If I might presume to make a recommendation, it would be that steps be taken to still further protect the interests of your organization of the Red Cross, by protection of its insignia, and to spread a knowledge of it by the circulation of public documents, as is done in the case of most other institutions or beneficiaries for the public benefit. In that regard the Red Cross stands and always has stood, nearly alone; and yet I believe it could well bear the motto, "Ich dien."

Mr. B. F. Tillinghast of Iowa, one of your delegates, has kindly acted as secretary, and I have asked of him a report, to your Honorary Secretary of State, which will deal with other sides of the subject, and do justice to the corps of delegates accompanying me, of whom too much cannot be said in commendation. Of Mr. Tillinghast, who, I fear, will not speak of himself, I beg to say that he has not only honored his appointment, but he has earned it in indefatigable, intelligent labor for the conference from first to last.

Dr. Nicholas Senn of medical renown, labored incessantly in the Red Cross hospitals, not alone gaining a knowledge of the methods of work in other countries, but, if one may trust reports, giving as much information as he gained.

Admiral Van Reypen, who, from his past eminent services and high rank, was no stranger in Russia, as well as for his admirable report, received honors on every hand.

Captain S. L. H. Slocum of the War Department was "instant in season and out of season" for any service which he could render his fellow delegates, for which he won their constant thanks.

Mrs. J. Ellen Foster, so well and so highly known throughout her own country, and to whom no words of mine could add honor, gave patient, faithful attendance upon all duties, as well as admirably gracing social occasions by timely words of eloquence, most fitly spoken.

And let me not neglect to name to you (although not a delegate) the hearty coöperation and tireless service of our Chargé d'Affaires at St. Petersburg, Mr. John Wallace Riddle, acting as head of the embassy, in the absence of the embassador. Mr. Riddle both honors and graces the station to which you have appointed him.

And again, our obliging Consul General, M.W. R. Holloway, struggling under pains and disabilities of the old war of '61, still striving to do faithful work for the country for which he gave so much.

On behalf of the entire delegation, I beg to return appreciative thanks for appointments and courtesies guaranteed through our nation's honored President.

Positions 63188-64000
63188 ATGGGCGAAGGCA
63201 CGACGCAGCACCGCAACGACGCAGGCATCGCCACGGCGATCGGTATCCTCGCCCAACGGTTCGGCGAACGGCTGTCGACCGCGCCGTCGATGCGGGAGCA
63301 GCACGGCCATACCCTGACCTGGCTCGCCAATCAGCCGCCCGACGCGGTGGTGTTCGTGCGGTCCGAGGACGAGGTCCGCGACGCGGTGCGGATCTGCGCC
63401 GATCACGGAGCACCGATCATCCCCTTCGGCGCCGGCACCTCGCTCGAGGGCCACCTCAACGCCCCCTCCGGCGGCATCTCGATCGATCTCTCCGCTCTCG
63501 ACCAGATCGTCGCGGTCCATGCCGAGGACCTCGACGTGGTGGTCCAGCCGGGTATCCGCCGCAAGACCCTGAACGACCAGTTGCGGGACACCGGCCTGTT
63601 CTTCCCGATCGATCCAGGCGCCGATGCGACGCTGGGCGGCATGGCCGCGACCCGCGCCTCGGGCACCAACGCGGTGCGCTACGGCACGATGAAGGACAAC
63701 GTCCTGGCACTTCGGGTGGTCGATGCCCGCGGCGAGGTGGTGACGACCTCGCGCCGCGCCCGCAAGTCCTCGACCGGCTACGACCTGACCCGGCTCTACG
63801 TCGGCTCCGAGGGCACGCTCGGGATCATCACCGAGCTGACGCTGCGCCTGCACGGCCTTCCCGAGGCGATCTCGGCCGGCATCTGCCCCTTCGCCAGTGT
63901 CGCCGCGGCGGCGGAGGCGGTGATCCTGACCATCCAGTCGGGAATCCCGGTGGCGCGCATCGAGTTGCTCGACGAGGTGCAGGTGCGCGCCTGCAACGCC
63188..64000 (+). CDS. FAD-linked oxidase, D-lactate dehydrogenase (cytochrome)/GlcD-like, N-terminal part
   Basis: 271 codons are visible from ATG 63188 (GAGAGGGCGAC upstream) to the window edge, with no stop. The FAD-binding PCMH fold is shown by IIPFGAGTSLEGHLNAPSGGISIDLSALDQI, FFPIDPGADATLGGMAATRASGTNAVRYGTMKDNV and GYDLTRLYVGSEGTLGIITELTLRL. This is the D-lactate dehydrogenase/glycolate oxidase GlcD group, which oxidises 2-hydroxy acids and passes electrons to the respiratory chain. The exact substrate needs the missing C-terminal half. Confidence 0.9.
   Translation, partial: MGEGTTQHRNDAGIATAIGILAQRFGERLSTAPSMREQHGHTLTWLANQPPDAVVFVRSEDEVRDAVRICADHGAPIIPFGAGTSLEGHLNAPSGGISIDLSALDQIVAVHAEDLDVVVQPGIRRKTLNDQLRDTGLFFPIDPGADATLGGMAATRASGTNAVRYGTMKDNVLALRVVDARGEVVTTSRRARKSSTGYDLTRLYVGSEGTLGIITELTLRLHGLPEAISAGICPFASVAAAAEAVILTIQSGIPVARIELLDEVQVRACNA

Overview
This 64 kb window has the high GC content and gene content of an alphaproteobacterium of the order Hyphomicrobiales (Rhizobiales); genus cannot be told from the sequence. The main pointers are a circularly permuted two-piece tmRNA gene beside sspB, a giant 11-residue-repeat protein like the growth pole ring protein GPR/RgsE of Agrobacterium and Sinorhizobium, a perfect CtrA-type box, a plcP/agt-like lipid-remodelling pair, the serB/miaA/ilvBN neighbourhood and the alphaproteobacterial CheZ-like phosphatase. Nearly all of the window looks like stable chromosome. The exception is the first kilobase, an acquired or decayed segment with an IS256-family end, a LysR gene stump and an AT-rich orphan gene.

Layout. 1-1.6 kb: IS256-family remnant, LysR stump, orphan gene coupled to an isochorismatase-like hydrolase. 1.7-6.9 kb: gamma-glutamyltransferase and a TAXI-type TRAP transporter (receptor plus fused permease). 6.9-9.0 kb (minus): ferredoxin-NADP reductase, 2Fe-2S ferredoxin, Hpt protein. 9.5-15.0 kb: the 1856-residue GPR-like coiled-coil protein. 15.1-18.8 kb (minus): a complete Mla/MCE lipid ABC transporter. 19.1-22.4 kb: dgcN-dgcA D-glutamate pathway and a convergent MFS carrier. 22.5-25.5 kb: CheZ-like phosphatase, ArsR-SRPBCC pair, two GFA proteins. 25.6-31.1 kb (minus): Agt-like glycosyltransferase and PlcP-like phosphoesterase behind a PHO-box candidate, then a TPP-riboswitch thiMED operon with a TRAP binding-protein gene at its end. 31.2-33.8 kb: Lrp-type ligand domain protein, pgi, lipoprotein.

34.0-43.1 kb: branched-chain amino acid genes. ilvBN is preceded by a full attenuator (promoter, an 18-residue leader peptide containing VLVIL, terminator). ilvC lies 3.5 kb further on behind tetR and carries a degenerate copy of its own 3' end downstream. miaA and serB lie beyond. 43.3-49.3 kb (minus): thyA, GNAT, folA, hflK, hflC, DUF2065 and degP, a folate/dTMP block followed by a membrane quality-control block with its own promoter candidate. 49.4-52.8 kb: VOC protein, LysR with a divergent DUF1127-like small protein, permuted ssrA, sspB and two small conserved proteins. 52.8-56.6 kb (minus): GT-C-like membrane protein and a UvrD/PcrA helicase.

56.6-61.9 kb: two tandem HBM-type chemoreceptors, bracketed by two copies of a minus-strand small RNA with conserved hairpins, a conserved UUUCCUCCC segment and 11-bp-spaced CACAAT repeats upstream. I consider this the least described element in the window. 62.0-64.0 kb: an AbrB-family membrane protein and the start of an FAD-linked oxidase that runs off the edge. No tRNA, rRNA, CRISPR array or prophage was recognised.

I have the honor to be with profound respect,

President American National Red Cross.





Since the autumn of 1897, when the American Red Cross had the honor of meeting with this honorable council, there have taken place in the United States of America, besides one event of international importance, three or four of minor character, more especially pertaining to the Red Cross in its national capacity.

In the spring of 1898, at the request of President McKinley, the Red Cross under charge of its President undertook the relief of the reconcentrados in the Spanish Island of Cuba, which island was in a state of insurrection against the government of Spain. The gathering of the country people into the towns, in order to cut off their aid to the insurgent soldiers in the mountains, whom the Spanish armies could not reach, had become a war measure which produced great suffering and loss of life, especially as the means of subsistence on the island grew less and starvation became imminent.

This condition of things gave great concern to our people, and painfully so to our great tender-hearted President McKinley; and at length, at his request, a committee of relief was formed in New York under the management of Mr. Stephen E. Barton as chairman, by which committee, supplies were shipped to Cuba. These supplies were received in Cuba by the President of the American National Red Cross, who had gone there for that purpose and were, by herself and her assistants, distributed among the hospitals and towns where the reconcentrados were gathered. The suffering was very naturally terrible and the death rate appalling.